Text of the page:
A Cuban native who emigrated to the U.S. at age 7 as part of the Mariel boatlift exodus in 1980, Rainier Gonzalez, now 35, was a successful business owner and attorney when he was approached about buying a financially failing hospital in Cameron, La. He bought the hospital and created Pacer Health Corp., Miami Lakes, Fla., the company he now heads as chairman and chief executive officer. Today, the 5-year-old company owns three acute-care hospitals, one skilled-nursing facility, one psychiatric facility, a rural health clinic, two specialty practices and a multispecialty clinic and imaging center, all in the Southeast. Four of the firmís five top executives are Cuban or Cuban-American.
Pauline Grant, 57, has been chief executive officer of North Broward Medical Center, the second-largest hospital in South Floridaís Broward Health system, since 2003. She is responsible for a 362-bed public hospital, Level II trauma center, and one of only three stroke centers in Florida to be certified by the Joint Commission. The hospital serves northern Broward County and southern Palm Beach County and has 1,400 employees. Grant joined Broward Health as director of ambulatory services, a position in which she was responsible for more than 14 community health centers. She began her career as a public health nutritionist with the Jamaican government before emigrating in 1979 to Florida, where she became healthcare administrator for the Seminole Tribe.
As chief operating officer of Catholic Healthcare Partners, Cincinnati, A. David Jimenez, 55, oversees several system executives and all of the systemís regional CEOs. Over his career, he has driven several major turnarounds at hospitals, and in his current role has shown his commitment to diversity by mentoring young minority healthcare leaders, helping to establish CHPís Diversity Health Fellowship program, and helping to create the systemís Strategic Plan for Diversity and Inclusion, intended to foster a culture of representation and inclusion throughout CHP.
As president and chief executive officer of Catholic Health Initiatives, Denver, Kevin Lofton, 53, oversees the nationís second-largest Roman Catholic healthcare system, with 56 acute-care hospitals and 42 long-term-care and residential-care centers in 20 states. Before being named CEO of the $8 billion organization, Lofton was its executive vice president and chief operating officer for four years. He also is the immediate past chairman of the American Hospital Association and served from 1995 to 1997 as the president of the National Association of Health Services Executives, a not-for-profit association of black healthcare executives.
As president and chief executive officer of the Harris County Hospital District in Houston, the three-hospital public system for the nationís third most populous county, David Lopez knows the challenges of treating the uninsured and underinsured. Before being named to the top job in April 2005, Lopez, 55, was chief operating officer of the hospital district. Over the course of his 30-year career in hospital administration, he has served in numerous other positions, including senior executive director of the University of Texas Medical Branch at Galveston. The son of a Pentecostal minister, Lopez says he sees his hospital work as part of his lifeís ďmissionary purpose.Ē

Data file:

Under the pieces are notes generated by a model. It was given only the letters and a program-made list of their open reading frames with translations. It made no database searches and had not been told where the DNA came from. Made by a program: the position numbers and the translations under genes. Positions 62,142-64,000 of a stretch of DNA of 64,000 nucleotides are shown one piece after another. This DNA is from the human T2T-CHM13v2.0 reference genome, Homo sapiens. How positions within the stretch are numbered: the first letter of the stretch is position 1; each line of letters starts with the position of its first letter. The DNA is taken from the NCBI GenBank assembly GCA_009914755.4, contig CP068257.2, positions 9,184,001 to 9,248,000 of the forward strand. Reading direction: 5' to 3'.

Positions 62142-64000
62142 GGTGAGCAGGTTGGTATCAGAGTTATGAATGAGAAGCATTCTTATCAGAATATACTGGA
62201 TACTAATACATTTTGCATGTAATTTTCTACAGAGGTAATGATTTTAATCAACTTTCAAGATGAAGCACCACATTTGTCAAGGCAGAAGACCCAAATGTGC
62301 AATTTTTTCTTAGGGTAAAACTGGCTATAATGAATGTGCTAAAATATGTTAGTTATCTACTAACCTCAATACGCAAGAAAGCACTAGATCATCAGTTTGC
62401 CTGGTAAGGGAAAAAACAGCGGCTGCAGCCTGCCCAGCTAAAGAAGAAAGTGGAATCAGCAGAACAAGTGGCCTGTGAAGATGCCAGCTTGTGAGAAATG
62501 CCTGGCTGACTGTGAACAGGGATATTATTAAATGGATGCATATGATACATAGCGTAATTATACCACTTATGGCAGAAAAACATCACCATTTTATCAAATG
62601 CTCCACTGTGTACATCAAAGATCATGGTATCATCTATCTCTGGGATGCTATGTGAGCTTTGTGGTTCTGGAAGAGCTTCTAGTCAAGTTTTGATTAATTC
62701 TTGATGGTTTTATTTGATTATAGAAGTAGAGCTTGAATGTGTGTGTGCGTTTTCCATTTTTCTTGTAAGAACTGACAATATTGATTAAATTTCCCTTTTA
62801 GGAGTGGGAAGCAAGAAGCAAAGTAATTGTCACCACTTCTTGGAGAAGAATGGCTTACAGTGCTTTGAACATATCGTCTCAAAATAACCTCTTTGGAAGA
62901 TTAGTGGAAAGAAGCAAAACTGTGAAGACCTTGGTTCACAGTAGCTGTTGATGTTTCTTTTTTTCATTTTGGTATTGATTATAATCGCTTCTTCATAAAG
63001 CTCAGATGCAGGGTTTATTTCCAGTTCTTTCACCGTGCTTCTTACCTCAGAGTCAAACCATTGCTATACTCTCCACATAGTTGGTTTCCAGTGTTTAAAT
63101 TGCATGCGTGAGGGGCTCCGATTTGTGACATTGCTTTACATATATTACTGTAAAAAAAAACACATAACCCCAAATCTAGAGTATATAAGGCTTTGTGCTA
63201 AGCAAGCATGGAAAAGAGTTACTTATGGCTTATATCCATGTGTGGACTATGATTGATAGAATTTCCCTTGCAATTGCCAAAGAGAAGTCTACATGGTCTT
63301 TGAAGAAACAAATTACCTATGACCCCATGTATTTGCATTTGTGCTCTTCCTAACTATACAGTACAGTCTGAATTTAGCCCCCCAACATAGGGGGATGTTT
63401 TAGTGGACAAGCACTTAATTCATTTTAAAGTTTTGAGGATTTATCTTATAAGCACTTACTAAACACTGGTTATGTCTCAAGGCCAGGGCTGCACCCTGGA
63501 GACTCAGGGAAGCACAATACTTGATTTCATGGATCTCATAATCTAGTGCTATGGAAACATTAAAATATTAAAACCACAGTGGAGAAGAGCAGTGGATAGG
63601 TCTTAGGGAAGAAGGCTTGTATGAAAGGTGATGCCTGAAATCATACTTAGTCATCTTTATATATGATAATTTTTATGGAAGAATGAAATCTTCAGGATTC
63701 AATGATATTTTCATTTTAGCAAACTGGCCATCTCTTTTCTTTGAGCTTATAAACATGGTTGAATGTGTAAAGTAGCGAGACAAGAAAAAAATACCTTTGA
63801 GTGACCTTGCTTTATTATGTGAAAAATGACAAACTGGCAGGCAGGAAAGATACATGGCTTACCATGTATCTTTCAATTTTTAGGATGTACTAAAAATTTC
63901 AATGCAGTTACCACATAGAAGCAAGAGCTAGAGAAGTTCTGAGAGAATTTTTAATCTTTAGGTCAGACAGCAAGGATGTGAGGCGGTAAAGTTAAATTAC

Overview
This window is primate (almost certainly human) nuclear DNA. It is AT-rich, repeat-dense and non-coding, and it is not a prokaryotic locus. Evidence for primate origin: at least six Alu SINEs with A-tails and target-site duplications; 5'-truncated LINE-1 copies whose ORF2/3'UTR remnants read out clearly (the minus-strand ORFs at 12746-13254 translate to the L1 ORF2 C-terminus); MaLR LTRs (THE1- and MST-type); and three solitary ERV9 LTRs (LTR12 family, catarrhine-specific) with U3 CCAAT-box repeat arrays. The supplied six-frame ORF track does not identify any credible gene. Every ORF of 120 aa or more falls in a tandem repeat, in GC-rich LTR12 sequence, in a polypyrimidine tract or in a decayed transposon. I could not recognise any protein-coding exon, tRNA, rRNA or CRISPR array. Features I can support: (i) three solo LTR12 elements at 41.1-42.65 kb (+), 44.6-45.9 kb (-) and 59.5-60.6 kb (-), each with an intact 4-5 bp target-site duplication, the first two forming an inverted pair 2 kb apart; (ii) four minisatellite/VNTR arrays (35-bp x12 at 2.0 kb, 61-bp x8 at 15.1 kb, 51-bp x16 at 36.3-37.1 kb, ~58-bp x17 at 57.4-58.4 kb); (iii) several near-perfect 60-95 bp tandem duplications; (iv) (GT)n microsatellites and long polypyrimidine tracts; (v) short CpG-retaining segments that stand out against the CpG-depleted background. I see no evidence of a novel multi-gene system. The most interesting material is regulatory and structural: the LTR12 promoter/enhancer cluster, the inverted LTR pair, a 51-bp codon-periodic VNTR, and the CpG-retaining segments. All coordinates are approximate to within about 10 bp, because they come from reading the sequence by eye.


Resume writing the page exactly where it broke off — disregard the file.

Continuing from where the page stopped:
Last year was a good one for Rodney Miller, 35. He was installed as the president of the National Association of Health Services Executives, and he became administrator of 690-bed Memorial Regional Hospital, in Hollywood, Fla., in December. Before arriving at Memorial Regional, he spent five years in the U.S. Virgin Islands, where as president and CEO of Schneider Regional Medical Center he helped double its revenue, build a $20 million cancer institute, and improve the hospitalís patient-satisfaction levels. He was the first alumnus of the Institute for Diversity in Health Managementís summer enrichment program to reach the rank of hospital CEO.
As chief operating officer of Ascension Healthís St. Vincentís Medical Center, Jacksonville, Fla., Gene Miyamoto is in charge of the strategic and operational development of a 480-bed tertiary teaching medical center. Before arriving at St. Vincentís earlier this year, he was COO at Trinity Healthís 286-bed Battle Creek (Mich.) Health System, where during his tenure a new surgery center, cancer center and bed tower were constructed, and net income rose from $4.4 million in fiscal 2002 to $34.7 million in fiscal 2007. Miyamoto, 53, says he has been privileged to lead and participate in diversity development within both Ascension and Trinity.
Cynthia Moore-Hardy, 50, spent nine years in nursing before deciding to go into hospital administration. Within another nine years, she had risen from assistant administrator of cardiology services at Lake Hospital System, Painesville, Ohio, to president and chief executive officer of the system, positions she has held since 1997. She is currently overseeing the development of a new ďsmart hospitalĒ in nearby Concord Township, Ohioóthe first new hospital to be built in northeast Ohio in nearly 40 yearsóthat will incorporate digital, wireless and interactive technology. She also has partnered with area physicians and the Cleveland Clinic to bring new services to the community.